Some Good News, Some Bad News
Vindication came too late for most of the radium girls. Many died young, usually in horrible pain and fear, while others lived many years with weakened bones, lost teeth, and various forms of cancer, which may or may not have been caused by their exposure to radium as teens.
After a typically protracted and ugly court battle, some of the girls were compensated, others weren’t, and life went on. Mabel Williams of Olympia, Washington, may now be the last surviving radium girl. In 2015, she was 104 years old and had worked for USRC at 16.
Their sacrifice wasn’t in vain. Dr. Martland’s work had attracted attention, and in the 1930s, several research institutes approached him for advice in safely handling even more dicey elements such as uranium and plutonium.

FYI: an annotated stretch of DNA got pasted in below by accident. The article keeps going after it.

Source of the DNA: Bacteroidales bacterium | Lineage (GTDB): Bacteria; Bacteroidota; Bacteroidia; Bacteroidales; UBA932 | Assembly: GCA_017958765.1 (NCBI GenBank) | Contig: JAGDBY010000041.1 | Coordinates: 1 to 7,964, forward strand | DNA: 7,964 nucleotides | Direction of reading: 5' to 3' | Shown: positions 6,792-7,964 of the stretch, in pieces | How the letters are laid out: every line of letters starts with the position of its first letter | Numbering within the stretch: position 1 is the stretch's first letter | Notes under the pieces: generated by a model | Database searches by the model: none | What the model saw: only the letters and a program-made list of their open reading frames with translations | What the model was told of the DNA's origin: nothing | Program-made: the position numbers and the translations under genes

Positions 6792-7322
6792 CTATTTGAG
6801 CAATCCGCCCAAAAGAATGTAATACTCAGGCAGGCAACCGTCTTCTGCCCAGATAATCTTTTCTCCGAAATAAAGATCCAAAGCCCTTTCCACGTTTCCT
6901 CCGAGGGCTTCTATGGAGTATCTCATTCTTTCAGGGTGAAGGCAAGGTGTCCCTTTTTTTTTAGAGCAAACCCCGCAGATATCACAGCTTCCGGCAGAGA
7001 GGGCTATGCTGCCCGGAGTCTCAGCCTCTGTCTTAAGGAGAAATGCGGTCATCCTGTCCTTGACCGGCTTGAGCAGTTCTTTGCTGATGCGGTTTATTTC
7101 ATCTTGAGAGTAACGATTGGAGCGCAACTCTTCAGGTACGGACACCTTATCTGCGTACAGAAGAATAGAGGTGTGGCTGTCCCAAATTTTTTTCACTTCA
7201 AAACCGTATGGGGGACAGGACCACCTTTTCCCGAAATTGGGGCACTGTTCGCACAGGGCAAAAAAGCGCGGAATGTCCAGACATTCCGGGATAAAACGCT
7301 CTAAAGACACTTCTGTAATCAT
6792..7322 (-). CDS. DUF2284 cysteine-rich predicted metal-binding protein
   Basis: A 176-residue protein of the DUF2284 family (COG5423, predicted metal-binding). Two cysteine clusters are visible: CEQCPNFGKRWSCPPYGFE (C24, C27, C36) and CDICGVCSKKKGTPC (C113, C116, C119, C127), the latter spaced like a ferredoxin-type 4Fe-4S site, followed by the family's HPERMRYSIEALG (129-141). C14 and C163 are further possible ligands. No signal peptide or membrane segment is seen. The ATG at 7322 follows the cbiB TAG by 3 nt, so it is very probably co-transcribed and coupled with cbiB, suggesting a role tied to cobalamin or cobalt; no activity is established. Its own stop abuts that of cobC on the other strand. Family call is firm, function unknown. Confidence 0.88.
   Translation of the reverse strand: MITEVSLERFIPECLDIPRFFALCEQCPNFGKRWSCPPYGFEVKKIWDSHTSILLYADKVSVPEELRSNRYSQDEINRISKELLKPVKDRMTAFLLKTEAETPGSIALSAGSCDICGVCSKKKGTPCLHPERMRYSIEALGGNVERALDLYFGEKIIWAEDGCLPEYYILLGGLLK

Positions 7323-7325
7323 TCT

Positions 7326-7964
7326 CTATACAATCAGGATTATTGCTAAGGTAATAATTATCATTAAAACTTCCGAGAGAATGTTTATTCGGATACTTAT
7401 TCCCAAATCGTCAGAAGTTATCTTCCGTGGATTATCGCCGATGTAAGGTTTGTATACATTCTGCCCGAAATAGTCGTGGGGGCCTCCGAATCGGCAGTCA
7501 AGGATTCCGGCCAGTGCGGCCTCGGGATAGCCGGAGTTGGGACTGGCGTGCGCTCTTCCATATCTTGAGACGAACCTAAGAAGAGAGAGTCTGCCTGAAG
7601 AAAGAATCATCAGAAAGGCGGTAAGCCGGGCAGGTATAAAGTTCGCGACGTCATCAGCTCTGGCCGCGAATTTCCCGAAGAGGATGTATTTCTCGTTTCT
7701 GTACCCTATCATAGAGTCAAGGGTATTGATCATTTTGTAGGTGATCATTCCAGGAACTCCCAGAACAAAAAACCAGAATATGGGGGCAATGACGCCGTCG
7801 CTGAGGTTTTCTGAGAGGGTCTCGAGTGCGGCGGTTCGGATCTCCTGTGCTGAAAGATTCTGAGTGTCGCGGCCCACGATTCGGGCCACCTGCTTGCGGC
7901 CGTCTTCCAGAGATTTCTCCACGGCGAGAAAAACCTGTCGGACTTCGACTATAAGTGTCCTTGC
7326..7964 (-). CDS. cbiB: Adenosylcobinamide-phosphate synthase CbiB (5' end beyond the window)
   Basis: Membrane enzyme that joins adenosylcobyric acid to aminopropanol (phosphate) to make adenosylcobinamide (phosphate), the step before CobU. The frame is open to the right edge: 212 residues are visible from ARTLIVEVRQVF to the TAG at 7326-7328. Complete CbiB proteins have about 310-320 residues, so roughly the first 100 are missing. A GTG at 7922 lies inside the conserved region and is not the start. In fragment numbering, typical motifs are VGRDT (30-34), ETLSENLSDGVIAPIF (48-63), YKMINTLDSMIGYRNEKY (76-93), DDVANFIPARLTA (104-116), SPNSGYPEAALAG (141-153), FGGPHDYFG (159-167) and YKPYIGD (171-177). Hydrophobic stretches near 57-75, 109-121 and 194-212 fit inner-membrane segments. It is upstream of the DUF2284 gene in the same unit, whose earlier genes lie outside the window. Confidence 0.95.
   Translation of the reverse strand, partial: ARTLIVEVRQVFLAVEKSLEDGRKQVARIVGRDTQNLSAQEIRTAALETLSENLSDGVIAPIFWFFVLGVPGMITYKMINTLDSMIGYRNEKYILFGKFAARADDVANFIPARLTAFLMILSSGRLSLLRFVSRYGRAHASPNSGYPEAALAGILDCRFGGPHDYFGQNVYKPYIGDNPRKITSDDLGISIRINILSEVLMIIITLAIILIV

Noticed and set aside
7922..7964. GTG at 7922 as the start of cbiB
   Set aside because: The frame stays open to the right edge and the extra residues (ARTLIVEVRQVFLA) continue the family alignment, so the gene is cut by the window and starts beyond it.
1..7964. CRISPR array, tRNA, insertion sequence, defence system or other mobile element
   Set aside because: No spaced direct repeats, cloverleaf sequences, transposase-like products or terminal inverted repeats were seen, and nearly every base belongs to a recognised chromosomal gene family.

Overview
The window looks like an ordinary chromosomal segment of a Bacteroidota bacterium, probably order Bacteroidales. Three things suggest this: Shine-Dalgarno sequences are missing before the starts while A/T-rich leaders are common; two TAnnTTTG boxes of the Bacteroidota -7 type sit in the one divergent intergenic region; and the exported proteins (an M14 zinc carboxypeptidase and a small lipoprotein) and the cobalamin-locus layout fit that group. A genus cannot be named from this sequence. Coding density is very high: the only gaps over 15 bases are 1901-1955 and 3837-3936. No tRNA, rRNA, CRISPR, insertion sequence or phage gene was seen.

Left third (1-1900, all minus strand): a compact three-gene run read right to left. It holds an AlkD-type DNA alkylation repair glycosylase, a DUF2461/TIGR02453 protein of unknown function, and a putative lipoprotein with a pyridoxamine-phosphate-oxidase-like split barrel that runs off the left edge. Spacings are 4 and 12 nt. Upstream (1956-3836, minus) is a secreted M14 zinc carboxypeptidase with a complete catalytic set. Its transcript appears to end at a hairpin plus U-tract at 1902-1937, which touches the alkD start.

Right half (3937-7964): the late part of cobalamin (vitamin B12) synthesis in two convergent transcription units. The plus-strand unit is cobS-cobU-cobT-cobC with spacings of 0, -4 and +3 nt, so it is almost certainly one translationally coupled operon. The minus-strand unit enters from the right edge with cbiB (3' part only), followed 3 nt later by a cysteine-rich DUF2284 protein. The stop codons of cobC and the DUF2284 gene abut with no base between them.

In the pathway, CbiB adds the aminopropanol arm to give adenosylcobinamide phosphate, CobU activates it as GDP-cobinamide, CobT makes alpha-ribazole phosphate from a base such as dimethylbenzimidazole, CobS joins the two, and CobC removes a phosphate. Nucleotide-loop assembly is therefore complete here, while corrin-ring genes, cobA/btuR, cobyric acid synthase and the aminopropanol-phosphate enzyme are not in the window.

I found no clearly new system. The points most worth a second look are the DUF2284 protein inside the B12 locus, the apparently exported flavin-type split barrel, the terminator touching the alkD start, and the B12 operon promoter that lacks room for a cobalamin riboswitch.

In 1942, physicists at the University of Chicago successfully established a brief chain reaction. Three years later, the Manhattan Project produced several atomic bombs. For decades afterward, the US Atomic Energy Commission credited the research and experience gained in the USRC shop with helping them devise handling and safety protocols that kept thousands of other young war workers safe during World War II.
Even today, Dr. Martland’s work on the radium girls and the effects of long-term alpha exposure is being cited and it’s not too far out to say that tens of thousands of people around the world have benefited from what was learned from the radium girls.